Saturday, July 24, 2010

Cooking with gas

One of the recipes that had occurred to me as being particularly appropriate for Canada was pancakes, (p212) not because Canada is particularly famous for pancakes, but because we could then eat them with some proper Canadian maple syrup.

I'd mentioned this idea, but it never came to fruition until our final night in the camper, when I was reminded of my pancake intentions. We'd already had a big meal - a slight malfunction in the camper's freezer had caused all our mince to thaw out, so Jos and Mum had cooked up a massive pot of it for dinner.

Even so, everyone seemed keen enough to have pancakes for dessert - appropriately delayed to allow for digestion, of course! Since the recipe calls for the batter to spend an hour chilling, I mixed it up straight after we'd finished eating. As I've found before with this recipe, the batter was far too thick, even before chilling. I stirred through some water and set it to chill.

I wasn't very optimistic about the results. I've used the Edmonds pancake recipe before, and while it usually results in passable pancakes, I actually have another one I prefer to use. In addition, the recipe called for plain flour, (with no raising agent) but we only had self-raising. I wasn't too worried on this point - my usual recipe has both baking powder and baking soda in it, and makes nice puffy pancakes. I wondered if the self-raising flour might actually improve the result.

The batter ended up chilling for longer than I'd intended: I was occupied with the time-consuming task of making sure we all had copies of each other's photos. As the evening wore on, I was eventually forced to put down the laptop and start making pancakes.

The hobs in the campervan are gas, something I've had very little experience with. I wasn't concerned, though, and turned the hob on to a medium heat, and melted some butter (with a few drops of oil in it to stop it burning - Mum's tip).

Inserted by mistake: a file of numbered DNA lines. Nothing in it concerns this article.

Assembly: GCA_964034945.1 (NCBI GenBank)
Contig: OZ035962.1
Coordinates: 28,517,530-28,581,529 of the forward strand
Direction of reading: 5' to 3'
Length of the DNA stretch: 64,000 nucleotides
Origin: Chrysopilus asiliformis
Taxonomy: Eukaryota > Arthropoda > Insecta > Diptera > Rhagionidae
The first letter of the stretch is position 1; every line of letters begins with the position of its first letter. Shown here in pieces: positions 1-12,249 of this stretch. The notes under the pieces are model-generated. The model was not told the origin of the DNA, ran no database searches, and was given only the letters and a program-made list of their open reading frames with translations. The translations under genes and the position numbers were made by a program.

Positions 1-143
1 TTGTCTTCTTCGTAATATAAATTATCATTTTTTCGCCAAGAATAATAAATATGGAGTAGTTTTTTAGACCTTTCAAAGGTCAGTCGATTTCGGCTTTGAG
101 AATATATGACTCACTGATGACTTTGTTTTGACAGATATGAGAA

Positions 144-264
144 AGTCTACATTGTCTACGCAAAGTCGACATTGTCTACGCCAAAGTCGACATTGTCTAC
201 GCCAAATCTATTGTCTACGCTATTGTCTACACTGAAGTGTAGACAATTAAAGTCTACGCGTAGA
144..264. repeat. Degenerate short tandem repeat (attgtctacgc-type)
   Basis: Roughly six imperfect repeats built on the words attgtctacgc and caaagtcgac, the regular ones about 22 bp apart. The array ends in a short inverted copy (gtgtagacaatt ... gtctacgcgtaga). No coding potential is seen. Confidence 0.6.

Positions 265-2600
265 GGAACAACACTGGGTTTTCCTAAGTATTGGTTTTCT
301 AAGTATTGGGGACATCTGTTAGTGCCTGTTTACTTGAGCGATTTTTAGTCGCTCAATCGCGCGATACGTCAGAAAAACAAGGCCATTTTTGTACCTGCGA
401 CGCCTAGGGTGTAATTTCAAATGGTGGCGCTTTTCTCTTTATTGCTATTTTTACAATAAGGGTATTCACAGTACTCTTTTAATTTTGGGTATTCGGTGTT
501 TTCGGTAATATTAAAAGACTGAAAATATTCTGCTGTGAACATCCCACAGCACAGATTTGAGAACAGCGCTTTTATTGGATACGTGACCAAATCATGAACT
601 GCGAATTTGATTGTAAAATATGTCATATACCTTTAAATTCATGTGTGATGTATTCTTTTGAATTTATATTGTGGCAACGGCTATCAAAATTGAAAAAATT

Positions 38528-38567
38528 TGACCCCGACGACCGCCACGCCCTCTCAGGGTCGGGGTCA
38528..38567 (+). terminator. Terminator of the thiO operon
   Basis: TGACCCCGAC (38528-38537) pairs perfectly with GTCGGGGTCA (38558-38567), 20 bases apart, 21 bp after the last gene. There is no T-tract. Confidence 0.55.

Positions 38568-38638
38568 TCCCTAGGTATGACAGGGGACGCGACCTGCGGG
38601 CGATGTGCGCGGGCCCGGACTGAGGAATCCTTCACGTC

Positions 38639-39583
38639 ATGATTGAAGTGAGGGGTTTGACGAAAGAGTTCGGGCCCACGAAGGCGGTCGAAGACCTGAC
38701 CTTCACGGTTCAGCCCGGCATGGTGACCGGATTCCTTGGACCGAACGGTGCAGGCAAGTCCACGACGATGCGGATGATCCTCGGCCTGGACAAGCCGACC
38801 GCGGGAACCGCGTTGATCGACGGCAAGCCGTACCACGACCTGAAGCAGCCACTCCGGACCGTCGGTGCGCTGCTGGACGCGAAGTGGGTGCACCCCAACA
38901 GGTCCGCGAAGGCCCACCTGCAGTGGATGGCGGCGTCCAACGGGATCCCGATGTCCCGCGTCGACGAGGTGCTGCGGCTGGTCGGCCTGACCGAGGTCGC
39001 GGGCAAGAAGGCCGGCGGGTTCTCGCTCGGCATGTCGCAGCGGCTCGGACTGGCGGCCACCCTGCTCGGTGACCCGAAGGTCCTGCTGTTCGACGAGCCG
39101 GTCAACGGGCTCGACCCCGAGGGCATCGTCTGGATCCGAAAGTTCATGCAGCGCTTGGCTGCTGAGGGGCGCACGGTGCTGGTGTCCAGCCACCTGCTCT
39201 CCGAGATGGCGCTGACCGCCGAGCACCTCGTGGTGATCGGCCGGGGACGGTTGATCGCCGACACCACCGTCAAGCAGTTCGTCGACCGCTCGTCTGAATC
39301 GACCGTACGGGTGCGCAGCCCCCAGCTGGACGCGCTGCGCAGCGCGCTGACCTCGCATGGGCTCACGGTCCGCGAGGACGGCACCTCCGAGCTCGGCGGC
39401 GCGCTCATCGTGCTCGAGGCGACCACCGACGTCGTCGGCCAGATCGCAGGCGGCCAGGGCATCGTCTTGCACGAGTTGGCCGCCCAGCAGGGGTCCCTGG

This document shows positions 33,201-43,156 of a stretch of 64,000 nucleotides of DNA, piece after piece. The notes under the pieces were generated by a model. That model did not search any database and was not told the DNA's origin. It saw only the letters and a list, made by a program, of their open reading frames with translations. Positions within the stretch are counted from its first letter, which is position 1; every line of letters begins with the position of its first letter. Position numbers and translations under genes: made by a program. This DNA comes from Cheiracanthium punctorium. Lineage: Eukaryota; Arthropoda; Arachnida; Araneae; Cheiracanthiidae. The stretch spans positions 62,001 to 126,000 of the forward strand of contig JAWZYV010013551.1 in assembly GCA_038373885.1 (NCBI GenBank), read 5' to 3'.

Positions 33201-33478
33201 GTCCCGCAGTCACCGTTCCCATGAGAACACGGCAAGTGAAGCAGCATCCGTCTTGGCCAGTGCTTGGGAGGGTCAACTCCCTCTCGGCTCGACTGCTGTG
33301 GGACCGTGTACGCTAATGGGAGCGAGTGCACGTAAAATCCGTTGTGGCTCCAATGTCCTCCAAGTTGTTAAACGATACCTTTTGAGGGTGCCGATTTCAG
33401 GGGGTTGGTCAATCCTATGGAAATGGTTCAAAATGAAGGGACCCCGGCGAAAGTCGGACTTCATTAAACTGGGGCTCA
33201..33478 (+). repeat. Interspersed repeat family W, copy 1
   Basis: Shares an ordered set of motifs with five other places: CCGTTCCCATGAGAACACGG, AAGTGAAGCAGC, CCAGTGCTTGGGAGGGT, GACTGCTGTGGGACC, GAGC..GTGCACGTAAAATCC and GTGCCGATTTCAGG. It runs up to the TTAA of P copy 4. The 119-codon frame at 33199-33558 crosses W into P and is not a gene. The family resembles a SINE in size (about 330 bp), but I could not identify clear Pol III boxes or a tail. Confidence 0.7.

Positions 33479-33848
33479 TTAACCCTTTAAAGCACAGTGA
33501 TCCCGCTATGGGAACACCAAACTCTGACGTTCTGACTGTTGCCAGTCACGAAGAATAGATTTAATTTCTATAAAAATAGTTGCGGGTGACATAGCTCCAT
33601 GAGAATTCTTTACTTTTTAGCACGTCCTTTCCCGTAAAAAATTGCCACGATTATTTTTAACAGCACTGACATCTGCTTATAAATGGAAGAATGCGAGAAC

I spooned the first measure of batter into the pan. It seemed to be cooking nicely, until I turned the pancake over and found it was black on the bottom. I turned the heat down a little. The first pancake went onto a plate, and despite the charring, Uncle Trev attacked it enthusiastically.

I melted a bit more butter for the second pancake. In hindsight, I should probably have washed or wiped out the pan - the butter turned black as it melted among the sooty remains of the first pancake. Oh well. Another measure of pancake batter into the pan: before long, it was smoking. I turned the hob down again.

Several minutes later, I couldn't work out why the pancake didn't seem to be cooking. Checking the hob again, I found that when I'd turned the gas down, it'd actually gone out, even though it was nowhere near the 'off'' setting.

Relighting the gas, I was forced to keep to my original, far too hot temperature, for fear that the flames would die out again if I turned it down. Smoke filled the campervan as one scorched pancake after another joined its fellows. The extractor fan above the stovetop did not appear to be sucking out much smoke, and what it did remove seemed to be coming straight back in the open door. We shut the door and turned on the extractor fan in the bathroom - with much better results. As the smoke cleared, I finished the last pancake, and sat down to taste one.

I'd put out not only the maple syrup, but also some maple butter that I'd bought as a souvenir and then decided would probably be confiscated at NZ customs. I tried some of the maple butter on one of the worst pancakes.

It was surprisingly good - of course, if I focused on the pancake itself, it was definitely not great, but the maple butter was the dominant flavour, and it was very very tasty. I almost regret not trying to bring some home! The others downed their portions as well, kindly trying to convince me that the pancakes were perfectly fine.

A lot of people prefer to cook on gas hobs: I can't imagine why. I suppose that the hobs in our camper are perhaps not the best example of how wonderful gas can be, but I've heard it said that it's really fantastic how fast they heat up. Fantastic? In my experience, all it means is that you burn your pancakes!


  1. I completely agree!!
    Since coming to Japan, all I've had has been gas hobs (with the exception of my stint in Osaka)... and it ALWAYS results in sub-standard pancakes. Obviously over the years I've got better at working with the gas, but STILL after six years my pancakes don't turn out perfectly.
    I think electric hobs just give you a much more even and steady heat.

    YAY for maple butter!! Shame you couldn't take it back, eh.

  2. However imperfect you consider your pancakes to be, I guarantee mine were worse!

    Yeah, I wish I'd tried to bring some maple butter home - I'm actually now thinking it would probably have been ok. Next time maybe..


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